Criminal investigation into Vauxhall Zafira fires

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A criminal investigation is being carried out into Vauxhall Zafira fires, a government agency has confirmed.

It is the first time the manufacturer has been investigated formally in relation to the fires.

The Driver and Vehicle Standards Agency (DVSA) wrote to the Commons Transport Select Committee stating that it is investigating Vauxhall in partnership with trading standards officers in Luton, where the firm’s headquarters are based.

Campaigners claim more than 300 Zafiras have caught fire in recent years, often leaving their occupants with just a few seconds to escape.

Some of the fires were serious enough to destroy entire vehicles.

A damning report by the committee found the manufacturer was too slow to begin a full investigation into the fires and then acted prematurely in attributing the problem to improper repairs by third parties.

Concerns that there was a distinctive pattern of fires were first raised within Vauxhall in 2014, but it did not begin an investigation until August 2015.

The DVSA’s investigation is attempting to reveal who at the company had knowledge about the problem and when they found out.

DVSA head of counter-fraud and investigations Andy Rice told the Press Association: “DVSA’s priority is to protect you from unsafe drivers and vehicles.

“We have made it clear to manufacturers that to protect consumers, they should swiftly rectify problems and meet their obligations under the code of practice.

“DVSA will take the necessary action against any manufacturers who fail to comply with their obligations.”

DVSA is working along trading standards officers at Luton Borough Council as it does not have the authority to launch its own criminal prosecutions.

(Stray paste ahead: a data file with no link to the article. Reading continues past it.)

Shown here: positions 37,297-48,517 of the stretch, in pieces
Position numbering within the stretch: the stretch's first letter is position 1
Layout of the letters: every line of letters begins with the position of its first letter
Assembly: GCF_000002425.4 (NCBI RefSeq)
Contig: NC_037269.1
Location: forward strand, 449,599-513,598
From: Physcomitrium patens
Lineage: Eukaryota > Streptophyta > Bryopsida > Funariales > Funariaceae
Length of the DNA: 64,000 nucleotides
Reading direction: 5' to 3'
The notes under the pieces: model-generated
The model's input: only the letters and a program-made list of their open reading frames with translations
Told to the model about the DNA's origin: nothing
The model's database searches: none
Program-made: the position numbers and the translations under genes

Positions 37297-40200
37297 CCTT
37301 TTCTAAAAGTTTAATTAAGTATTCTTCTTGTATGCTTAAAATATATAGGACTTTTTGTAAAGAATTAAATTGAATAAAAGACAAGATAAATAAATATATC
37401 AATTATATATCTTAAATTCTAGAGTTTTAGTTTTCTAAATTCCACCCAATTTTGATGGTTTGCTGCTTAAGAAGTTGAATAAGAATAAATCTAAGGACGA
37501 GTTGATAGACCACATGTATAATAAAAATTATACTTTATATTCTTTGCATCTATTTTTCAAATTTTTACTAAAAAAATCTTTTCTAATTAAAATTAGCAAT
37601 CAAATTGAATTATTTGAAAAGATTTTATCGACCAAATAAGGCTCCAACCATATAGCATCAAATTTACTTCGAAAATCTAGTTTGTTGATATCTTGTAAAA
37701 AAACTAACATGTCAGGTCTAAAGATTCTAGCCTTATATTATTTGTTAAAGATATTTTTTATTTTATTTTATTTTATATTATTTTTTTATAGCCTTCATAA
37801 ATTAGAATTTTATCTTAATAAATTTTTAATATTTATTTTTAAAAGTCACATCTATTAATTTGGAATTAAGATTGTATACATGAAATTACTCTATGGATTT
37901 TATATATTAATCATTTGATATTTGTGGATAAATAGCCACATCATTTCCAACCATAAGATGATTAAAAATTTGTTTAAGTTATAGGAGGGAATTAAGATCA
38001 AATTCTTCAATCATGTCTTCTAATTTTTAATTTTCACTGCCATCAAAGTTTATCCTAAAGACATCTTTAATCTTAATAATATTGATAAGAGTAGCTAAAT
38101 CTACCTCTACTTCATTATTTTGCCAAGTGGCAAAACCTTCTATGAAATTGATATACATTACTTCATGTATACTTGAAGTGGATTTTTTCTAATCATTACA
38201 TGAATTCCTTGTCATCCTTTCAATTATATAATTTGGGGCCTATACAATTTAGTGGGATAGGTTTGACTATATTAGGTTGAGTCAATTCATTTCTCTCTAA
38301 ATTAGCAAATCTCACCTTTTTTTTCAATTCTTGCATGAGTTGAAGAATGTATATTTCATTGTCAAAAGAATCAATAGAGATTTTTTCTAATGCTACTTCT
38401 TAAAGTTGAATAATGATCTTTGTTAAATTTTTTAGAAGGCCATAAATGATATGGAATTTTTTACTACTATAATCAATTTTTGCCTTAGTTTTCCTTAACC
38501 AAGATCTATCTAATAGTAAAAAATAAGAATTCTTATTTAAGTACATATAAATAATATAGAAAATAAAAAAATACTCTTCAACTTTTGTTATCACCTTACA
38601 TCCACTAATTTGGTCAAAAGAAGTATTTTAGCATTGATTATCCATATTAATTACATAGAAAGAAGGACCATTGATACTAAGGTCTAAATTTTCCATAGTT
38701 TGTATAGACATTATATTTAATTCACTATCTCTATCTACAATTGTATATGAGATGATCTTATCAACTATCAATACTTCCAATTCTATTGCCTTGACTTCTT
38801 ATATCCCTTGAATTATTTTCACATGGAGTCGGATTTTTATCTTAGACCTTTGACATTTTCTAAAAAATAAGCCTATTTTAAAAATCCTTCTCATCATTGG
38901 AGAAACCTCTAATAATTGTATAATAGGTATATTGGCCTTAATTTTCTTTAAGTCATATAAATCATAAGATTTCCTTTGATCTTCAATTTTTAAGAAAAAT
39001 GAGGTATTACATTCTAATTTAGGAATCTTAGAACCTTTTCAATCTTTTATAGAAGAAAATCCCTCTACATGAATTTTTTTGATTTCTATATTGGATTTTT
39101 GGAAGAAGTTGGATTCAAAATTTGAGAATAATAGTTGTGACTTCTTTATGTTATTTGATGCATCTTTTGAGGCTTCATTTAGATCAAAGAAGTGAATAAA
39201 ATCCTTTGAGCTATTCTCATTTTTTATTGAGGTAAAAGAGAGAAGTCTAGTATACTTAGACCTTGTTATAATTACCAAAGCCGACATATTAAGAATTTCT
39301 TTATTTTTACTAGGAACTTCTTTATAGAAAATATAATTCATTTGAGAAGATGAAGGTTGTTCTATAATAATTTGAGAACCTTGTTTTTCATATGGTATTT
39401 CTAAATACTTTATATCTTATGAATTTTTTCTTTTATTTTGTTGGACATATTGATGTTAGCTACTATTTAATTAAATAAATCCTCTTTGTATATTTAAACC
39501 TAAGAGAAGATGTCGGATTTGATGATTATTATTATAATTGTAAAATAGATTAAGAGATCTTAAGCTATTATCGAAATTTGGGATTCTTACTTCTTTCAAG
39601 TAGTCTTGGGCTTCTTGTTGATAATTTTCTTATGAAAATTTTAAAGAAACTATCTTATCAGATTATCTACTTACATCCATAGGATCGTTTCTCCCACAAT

The investigation was launched in October last year.

Vauxhall said the fires were caused by unauthorised repair of the thermal fuse in the people carriers’ blower resistor, and in December 2015 it recalled 226,000 Zafira B vehicles for an inspection.

On February 2 2016 the manufacturer became aware of fires in vehicles after they had been recalled, but it was not until the third week of that month that it informed the DVSA, according to the select committee. A second recall was announced in May 2016.

A spokesman for Vauxhall said 92% of affected vehicles have been recalled, which is “virtually everything on the road”.

Steve Gooding, director of motoring research charity the RAC Foundation, said: “Road safety is as much a matter for auto companies as for the people who drive their products.

“But while apportioning blame is important when things go wrong, the first priority must always be limiting harm through the swift identification of faults followed by their rapid rectification.”

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